The History Of AL-KO Australia

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From a small South Melbourne factory in post-WWII era Australia to punishing its products in the unforgiving Victorian High Country in 2017, AL-KO has come a long way in the past 71 years.

AL-KO’s Australian story had its genesis back in 1946 with the establishment of Hornby Engineering in South Melbourne, Vic – a company which produced axles and braking systems for the caravan industry.

Since then, there have been several acquisitions by the company, eventually leading to the formation of parent company DexKo Global Inc. in 2016 – a strategic alliance between AL-KO and Dexter to become the global market leader in caravan, motorhome and trailer axles and components.

And more recent product innovation and development, complemented by investment in engineering and technology, has cemented AL-KO’s status in a specialised worldwide market.

The AL-KO Toughest Tow Test aimed to put some of AL-KO’s latest, and some of its staple, products under the pump in the High Country, to see how they’d handle terrain most caravanners wouldn’t attempt. This included the Enduro Outback offroad independent trailing arm suspension and the newly-released Off-Road Coupling, as well as AL-KO’s Electronic Stability Control (ESC), 50mm ball coupling and Outback leaf spring suspension, which has been part of caravanners’ lives for much longer.

When ESC was released in May 2012, it was a revolutionary, world-first breakthrough in caravan towing safety. Since then, the Australian caravan industry’s overall uptake (both new and aftermarket) has been phenomenal.

After seeing these products perform up close and in the flesh under testing conditions in the High Country, I headed out, upon my return, to AL-KO’s main manufacturing facility and Australian head office and in Dandenong South, Vic.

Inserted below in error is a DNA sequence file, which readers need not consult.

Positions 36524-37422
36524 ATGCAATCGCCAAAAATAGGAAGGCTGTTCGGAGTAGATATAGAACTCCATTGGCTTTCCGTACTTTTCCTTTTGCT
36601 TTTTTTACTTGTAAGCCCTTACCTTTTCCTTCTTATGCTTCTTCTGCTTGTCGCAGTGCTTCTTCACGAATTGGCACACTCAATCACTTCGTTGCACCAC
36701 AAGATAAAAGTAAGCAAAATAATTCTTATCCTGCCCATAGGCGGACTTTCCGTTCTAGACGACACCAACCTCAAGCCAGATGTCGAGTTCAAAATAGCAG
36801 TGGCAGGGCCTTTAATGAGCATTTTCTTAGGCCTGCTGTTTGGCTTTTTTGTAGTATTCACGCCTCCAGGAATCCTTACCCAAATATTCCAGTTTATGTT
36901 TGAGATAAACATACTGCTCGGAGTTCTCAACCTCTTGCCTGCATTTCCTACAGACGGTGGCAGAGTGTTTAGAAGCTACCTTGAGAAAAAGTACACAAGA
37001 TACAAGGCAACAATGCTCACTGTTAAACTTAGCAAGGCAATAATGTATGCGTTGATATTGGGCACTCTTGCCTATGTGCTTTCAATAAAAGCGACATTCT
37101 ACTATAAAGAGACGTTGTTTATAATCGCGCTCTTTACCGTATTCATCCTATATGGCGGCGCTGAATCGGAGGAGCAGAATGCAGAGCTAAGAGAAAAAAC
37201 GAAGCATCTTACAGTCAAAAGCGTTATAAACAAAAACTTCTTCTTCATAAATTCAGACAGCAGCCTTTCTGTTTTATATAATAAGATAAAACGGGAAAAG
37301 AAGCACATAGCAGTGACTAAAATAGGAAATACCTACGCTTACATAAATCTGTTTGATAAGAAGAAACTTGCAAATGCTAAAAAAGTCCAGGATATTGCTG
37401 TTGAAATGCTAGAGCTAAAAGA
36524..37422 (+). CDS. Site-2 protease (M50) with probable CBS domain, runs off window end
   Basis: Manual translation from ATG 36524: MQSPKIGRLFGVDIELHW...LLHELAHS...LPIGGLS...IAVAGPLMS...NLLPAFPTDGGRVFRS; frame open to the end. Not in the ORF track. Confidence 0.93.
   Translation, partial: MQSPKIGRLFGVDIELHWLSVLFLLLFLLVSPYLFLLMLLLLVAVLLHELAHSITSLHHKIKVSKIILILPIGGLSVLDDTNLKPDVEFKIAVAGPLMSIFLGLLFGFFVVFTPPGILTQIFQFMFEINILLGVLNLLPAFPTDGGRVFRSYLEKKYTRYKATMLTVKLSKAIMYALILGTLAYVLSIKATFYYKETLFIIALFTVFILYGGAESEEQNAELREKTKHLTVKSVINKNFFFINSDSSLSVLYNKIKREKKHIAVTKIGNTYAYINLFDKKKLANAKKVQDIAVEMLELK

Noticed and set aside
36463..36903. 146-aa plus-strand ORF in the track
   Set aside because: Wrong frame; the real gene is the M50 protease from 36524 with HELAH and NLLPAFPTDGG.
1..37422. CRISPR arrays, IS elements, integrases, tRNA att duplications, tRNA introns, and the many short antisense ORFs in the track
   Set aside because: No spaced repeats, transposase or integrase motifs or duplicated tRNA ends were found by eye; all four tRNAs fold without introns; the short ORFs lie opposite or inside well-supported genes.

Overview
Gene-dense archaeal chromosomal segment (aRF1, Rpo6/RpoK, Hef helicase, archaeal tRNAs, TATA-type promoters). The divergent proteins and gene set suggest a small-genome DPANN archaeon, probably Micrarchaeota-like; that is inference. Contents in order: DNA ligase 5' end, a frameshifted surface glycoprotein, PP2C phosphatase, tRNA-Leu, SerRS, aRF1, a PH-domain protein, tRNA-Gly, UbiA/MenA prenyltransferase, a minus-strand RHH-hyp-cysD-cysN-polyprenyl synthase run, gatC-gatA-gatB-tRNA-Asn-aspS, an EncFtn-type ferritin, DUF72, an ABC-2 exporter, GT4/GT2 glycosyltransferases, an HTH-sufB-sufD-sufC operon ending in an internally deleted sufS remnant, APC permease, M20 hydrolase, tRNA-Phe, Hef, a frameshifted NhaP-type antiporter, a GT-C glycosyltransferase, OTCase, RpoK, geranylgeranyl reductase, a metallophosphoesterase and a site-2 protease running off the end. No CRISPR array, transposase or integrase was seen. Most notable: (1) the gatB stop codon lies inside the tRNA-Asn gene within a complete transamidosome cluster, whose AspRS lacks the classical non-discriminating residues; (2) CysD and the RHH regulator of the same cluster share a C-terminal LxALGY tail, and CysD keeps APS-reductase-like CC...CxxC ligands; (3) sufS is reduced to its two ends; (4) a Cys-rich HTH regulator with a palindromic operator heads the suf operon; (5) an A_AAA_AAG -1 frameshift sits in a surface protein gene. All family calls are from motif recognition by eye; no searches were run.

AL-KO’s technical and manufacturing manager Rob Funder walked me through several assembly lines, and I was also introduced to a team of mechanical engineers who develop and test the products.

It was a real eye-opener, and just a few of the processes I witnessed included: axle and stub machining; manual and robotic welding; electronic component assembly; motorhome chassis assembly; machining of raw castings for hubs, disc rotors and brake drums; and brake actuation system manufacture and assembly.

Funder, who has been with AL-KO for 43 years, has seen many pivotal changes for the business in that time. In fact, he was a member of an AL-KO crew that designed the first electric braking system for caravans in Australia.

“We’ve taken some very big leaps,” he said. “In the formative days, manufacturing our own trailer couplings was a big financial investment. And we once had zero market share in the trailer springs market.”


ESC Launch

He recalls the days AL-KO was involved with hydraulics in the marine industry, and says that developing a disc brake calliper got the company a foot in the door of the high-end caravan market.

Other watershed moments include the advent of ESC, motorhome chassis assembly, and the development of two iQ7 power-assisted braking models, the iQ7 Outback and iQ7 Outback XTREME, for caravans with disc brakes in dusty conditions.

“AL-KO ESC has given caravanners a high level of safety and security when they are towing,” Funder said. “If and when the caravan is out of control, they have added confidence that ESC will intervene to bring it back into line.”